AT THE MOVIES - Fifty years of fright: Horror movie picks worth rewatching

AT THE MOVIES - Fifty years of fright: Horror movie picks worth rewatching

As Hollywood continues to repackage notable horror flicks for a generation weaned on high-def hastiness, nostalgia for the genre remains consistent. Each decade produced a wealth of inspired films, and as we close in on Halloween, it's only fitting to look back on a half-century's worth of horror classics. Instead of spending a Saturday afternoon with Chloe Grace Moretz as she attempts to one-up Sissy Spacek's blood spattered, bug-eyed lunacy in "Carrie," take a click down memory lane and cue up one of these frightening features.

1960s Ladies Unhinged: Despite the Oscar, Natalie Portman's channeled hysteria in 2010's "Black Swan" wasn't an original accomplishment. While Alfred Hitchcock tormented his blonde leading ladies throughout the 1960s with feathered creatures and nervous proprietors, Roman Polanski downright tortured his twitchy starlets. Catherine Deneuve faced a psychologically awkward afternoon in her apartment in "Repulsion," and Mia Farrow faced the prospect of carrying the devil's spawn in "Rosemary's Baby." Polanski pushed his films beyond the boogeyman, adding cerebral heft to the genre. Bonus Flick: 1962's "Carnival of Souls" - A beautiful blonde, a haunted amusement park, what could possibly go wrong?

1970s Lush Lunacy: A revered period rife with oft-referenced classics and impressive diversity (from man-eating sharks to mall-roaming zombies) Italian director Dario Argento spruced up the grimy '70s, substituting gore for scenic splashiness in "Susperia". His artfully arranged dance academy, coupled with an eerie score by prog-rock band Goblin, imbued the genre with a necessary sense of style. While "The Exorcist" and "Halloween" are mandatory must-watches of the decade, "Susperia" maintains singular cult status through its memorable tone and colorful spirit. Bonus Flick: 1977's "Hausu" - A madcap Japanese technicolor psychotrip.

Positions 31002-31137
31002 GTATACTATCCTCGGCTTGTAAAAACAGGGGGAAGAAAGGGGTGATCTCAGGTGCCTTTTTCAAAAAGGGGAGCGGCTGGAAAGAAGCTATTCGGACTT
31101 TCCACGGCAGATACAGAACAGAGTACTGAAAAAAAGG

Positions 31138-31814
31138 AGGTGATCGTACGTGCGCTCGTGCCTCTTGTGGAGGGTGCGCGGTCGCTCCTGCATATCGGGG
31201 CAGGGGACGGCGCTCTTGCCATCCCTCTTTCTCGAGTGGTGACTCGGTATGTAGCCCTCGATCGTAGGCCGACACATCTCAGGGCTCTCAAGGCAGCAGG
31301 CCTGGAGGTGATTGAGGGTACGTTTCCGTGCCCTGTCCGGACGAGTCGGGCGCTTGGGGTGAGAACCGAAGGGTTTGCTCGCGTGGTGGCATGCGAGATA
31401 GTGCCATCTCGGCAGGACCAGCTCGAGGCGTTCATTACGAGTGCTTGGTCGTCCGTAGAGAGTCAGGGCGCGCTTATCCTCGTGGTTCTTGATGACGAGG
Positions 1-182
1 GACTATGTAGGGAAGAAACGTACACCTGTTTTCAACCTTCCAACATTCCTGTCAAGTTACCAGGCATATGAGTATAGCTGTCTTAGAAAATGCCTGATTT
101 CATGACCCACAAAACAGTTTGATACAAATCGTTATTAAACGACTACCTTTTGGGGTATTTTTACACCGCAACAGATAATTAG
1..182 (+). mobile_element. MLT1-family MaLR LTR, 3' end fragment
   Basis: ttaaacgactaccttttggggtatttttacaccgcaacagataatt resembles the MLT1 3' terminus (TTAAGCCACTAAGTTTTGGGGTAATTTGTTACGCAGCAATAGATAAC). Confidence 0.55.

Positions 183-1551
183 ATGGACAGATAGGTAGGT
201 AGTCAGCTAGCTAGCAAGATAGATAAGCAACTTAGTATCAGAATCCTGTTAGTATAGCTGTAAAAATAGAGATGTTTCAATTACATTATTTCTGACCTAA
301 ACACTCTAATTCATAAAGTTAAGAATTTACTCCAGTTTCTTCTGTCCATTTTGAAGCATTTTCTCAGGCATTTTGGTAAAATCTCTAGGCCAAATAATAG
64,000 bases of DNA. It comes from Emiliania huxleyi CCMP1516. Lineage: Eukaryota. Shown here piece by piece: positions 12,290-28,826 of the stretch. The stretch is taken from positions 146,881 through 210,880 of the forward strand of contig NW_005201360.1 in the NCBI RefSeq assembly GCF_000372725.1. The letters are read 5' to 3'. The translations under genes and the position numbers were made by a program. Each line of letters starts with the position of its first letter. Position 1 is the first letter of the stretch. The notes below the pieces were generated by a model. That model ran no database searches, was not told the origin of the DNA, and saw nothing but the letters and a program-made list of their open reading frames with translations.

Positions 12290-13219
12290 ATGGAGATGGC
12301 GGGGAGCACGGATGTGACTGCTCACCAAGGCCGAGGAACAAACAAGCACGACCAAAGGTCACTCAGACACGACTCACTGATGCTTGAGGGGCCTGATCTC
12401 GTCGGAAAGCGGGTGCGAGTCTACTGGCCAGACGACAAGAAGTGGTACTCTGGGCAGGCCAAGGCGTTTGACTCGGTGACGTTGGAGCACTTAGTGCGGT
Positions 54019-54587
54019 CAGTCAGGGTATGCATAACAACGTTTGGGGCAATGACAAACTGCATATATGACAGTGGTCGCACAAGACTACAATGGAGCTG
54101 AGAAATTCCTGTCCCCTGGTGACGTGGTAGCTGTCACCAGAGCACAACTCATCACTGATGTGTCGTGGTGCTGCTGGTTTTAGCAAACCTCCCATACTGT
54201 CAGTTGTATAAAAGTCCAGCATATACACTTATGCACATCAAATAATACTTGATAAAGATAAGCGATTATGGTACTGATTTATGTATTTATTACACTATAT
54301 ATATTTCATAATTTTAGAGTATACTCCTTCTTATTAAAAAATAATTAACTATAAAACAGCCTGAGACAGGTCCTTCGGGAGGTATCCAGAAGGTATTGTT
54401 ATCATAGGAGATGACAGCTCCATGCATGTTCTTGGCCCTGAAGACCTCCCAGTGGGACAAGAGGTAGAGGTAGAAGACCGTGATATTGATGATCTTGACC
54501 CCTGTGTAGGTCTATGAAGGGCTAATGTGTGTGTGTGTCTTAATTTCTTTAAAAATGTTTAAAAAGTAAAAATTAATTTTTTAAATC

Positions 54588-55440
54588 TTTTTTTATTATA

1980s Mad Men: Laughably colorful characters littered the '80s landscape of excess, where Freddy Krueger was king and "Evil Dead's" Ash his cabin-bound prince of demented cackling. However, it was one toothy antagonist who kicked off the decade with a boisterous "Here's Johnny!" - "The Shining's" Jack Torrance, played by a maniacal Jack Nicholson. Stanley Kubrick's graceful adaptation of Stephen King's novel toys with perception while begging for analysis. The provocative 2012 documentary "Room 237" chronicles the hidden meanings within Kubrick's classic, making for a cerebral (and nightmare-fueled) double feature. Bonus Flick: 1985's "Re-Animator" - A light and loony exploration of a doctor a little too into his work.

1990s Cuckoo Carnage: While shoddy Stephen King adaptations clogged up the beginning of the decade (even a terrifying Tim Curry couldn't save the second half of "It") the genre fully embraced its comedic capabilities with corpse-bungling slapstick and gore galore during the '90s. Self-awareness began to define the horror-comedy sub-genre in Wes Craven's "Scream" franchise, but it was Peter Jackson who decided that there is no such thing as too much blood. In the New Zealand zombie movie "Dead Alive," Jackson marries goofy rubber puppets with plenty of gore. It's twisted, it's amusing, and it's a fine respite from grim horror flicks. Bonus Flick: 1994's "Cemetery Man" - A portrait of an unlucky man in a dead-end position.

2000s Throwback Esteem: Aside from the slew of hackneyed remakes, horror has come back around in tone, honoring the tormented females of the '60s, the visual grace of the '70s, the male lunacy of the '80s, and the self-awareness of the '90s. Ti West's "The House of the Devil" celebrates the '70s and '80s with a slow-pace and a dip in several sub-genres. Like this year's "The Conjuring," only far less frenetic, West turns to the classics to deliver an original homage to the genre. Lucrative, but often neglected, horror movies have a place outside of the Halloween season. Every decade has its diamonds, and hopefully the next decade yields a memorable theme and more than a few screams.